How to Overcome Public Speaking Anxiety Fast
Did you know 27 million Americans fear public speaking? What’s more surprising is the impact this fear can have on your career. Despite the fact that fear of public speaking has a 10% impact on wages and 15% impact on getting promoting (who knew?), only 8% of people with this fear will ever get professional help.
As someone who does a lot of public speaking, I want to share some tips to help minimize some of your anxieties and fears.
Find your passion
What are you passionate about? What is your area of expertise? What makes your face light up and shine when you talk about it? Don’t just think about your day job, but other areas of your life you enjoy. The best speakers focus on a particular niche they are passionate about. Even if you aren’t talking about this niche, you can weave examples into your talk (think of fishing or running analogies to make a point).
What’s your point?
Now narrow down the focus of your talk to THREE key points you want the audience to remember (even if the audience is four people). What is the essence of the information you’re trying to convey? By sticking to three points you won’t ramble and your audience won’t be left guessing what’s your point.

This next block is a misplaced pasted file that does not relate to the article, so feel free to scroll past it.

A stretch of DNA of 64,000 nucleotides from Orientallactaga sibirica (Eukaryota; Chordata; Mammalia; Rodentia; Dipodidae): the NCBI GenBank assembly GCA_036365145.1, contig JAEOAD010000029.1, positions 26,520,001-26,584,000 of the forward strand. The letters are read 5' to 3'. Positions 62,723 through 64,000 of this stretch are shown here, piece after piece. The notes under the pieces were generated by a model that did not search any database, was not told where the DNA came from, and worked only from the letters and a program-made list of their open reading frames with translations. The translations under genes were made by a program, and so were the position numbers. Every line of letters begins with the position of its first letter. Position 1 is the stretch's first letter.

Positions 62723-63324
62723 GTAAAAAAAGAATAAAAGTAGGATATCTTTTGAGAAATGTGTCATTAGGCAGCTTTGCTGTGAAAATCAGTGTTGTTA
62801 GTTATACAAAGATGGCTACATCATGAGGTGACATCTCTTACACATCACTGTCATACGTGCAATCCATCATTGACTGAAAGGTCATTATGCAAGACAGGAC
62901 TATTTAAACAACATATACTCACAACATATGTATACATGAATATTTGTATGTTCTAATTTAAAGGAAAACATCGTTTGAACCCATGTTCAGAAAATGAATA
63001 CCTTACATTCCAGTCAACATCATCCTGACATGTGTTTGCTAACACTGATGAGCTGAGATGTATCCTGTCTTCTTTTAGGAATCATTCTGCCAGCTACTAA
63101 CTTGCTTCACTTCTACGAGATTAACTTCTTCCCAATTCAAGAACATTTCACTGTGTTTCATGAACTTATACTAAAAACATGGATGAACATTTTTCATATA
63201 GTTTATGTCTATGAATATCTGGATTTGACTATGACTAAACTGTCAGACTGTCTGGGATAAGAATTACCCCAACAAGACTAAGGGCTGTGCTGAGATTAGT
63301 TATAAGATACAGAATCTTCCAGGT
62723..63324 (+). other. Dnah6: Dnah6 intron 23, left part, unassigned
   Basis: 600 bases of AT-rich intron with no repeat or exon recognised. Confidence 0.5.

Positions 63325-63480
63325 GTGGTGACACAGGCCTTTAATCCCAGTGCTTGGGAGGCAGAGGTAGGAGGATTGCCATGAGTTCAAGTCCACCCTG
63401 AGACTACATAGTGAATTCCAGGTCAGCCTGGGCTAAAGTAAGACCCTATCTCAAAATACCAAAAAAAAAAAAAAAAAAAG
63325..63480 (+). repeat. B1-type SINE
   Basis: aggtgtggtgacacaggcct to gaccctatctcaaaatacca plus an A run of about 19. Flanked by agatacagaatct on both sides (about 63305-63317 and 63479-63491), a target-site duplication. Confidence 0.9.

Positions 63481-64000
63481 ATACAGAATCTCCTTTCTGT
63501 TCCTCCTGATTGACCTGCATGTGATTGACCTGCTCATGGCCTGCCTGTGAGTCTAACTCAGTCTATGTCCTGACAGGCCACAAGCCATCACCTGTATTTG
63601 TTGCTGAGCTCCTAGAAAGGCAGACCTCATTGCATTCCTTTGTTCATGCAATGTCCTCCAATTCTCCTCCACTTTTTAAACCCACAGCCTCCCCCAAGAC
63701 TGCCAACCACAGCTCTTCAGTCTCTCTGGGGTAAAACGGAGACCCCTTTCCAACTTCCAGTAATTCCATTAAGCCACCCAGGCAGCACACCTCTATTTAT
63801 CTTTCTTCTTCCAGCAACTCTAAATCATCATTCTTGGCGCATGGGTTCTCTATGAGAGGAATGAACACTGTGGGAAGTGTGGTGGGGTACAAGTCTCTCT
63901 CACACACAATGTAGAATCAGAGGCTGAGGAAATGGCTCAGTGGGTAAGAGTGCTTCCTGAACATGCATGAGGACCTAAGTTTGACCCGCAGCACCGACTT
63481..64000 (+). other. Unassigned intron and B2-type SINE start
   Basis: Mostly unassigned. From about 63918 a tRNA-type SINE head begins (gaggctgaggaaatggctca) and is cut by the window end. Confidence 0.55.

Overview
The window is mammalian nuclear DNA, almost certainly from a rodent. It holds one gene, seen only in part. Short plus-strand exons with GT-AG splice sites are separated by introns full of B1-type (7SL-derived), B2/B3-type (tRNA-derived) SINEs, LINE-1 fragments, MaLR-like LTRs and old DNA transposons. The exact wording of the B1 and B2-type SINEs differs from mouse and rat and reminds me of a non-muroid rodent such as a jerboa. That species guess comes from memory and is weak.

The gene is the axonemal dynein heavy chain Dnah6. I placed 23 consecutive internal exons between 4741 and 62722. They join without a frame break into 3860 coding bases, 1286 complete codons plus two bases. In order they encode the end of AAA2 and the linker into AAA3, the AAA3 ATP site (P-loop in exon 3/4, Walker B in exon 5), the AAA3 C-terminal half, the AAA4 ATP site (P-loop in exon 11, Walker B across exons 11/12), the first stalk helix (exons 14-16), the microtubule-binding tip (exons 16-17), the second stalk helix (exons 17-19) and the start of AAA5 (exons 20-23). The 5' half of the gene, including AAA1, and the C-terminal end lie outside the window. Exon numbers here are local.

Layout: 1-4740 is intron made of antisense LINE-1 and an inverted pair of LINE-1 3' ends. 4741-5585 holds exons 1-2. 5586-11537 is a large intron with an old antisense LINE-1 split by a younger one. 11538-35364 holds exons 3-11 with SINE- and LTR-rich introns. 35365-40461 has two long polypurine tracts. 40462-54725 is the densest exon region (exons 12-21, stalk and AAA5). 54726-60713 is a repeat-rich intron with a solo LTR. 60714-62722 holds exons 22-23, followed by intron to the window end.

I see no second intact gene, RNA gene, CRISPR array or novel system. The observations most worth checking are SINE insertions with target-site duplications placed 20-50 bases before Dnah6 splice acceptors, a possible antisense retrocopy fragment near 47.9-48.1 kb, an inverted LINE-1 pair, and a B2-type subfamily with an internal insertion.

Know your audience
Who are you talking to? How do they like to receive information (analytical, statistics, stories or a combination)? Make sure you tailor your message to meet the needs of your audience, not how you like to get information. For example, talking to the general public is much different than talking to work colleagues or peers.
Just like running a marathon, you need to start training before you stand on a stage and deliver a talk to hundreds of people. It’s the small successes that will build your confidence and help you test out new tricks and techniques. Make a point of talking at staff meetings or more comfortable settings. Take the time to prepare, practice your points, and refine as needed.
Look for opportunities to speak on a regular basis. This could be through joining Toastmasters, taking a course, offering to introduce a speaker at a conference, and, gulp, speaking at a public meeting. You may never fully get over your fear of public speaking (which is okay) but with practice, you will feel more confident standing up and having your voice heard.
Listen to others
Despite the fact I’ve been speaking professionally for over 20 years, I’m always looking for ways to grow. One easy trick is to closely watch other speakers and the audience’s reaction. Are they focused on their message? What techniques do they use to engage the audience? Asking questions? Walking around (versus hiding behind the podium)? Pausing for group work or conversations between participants (a great way to engage people without the focus being on you)? Take notes and test out at least one new technique when you speak.
Finally, be patient. Your fear of public speaking has been a part of your life for many years. It will take some time to build your confidence and find your voice.
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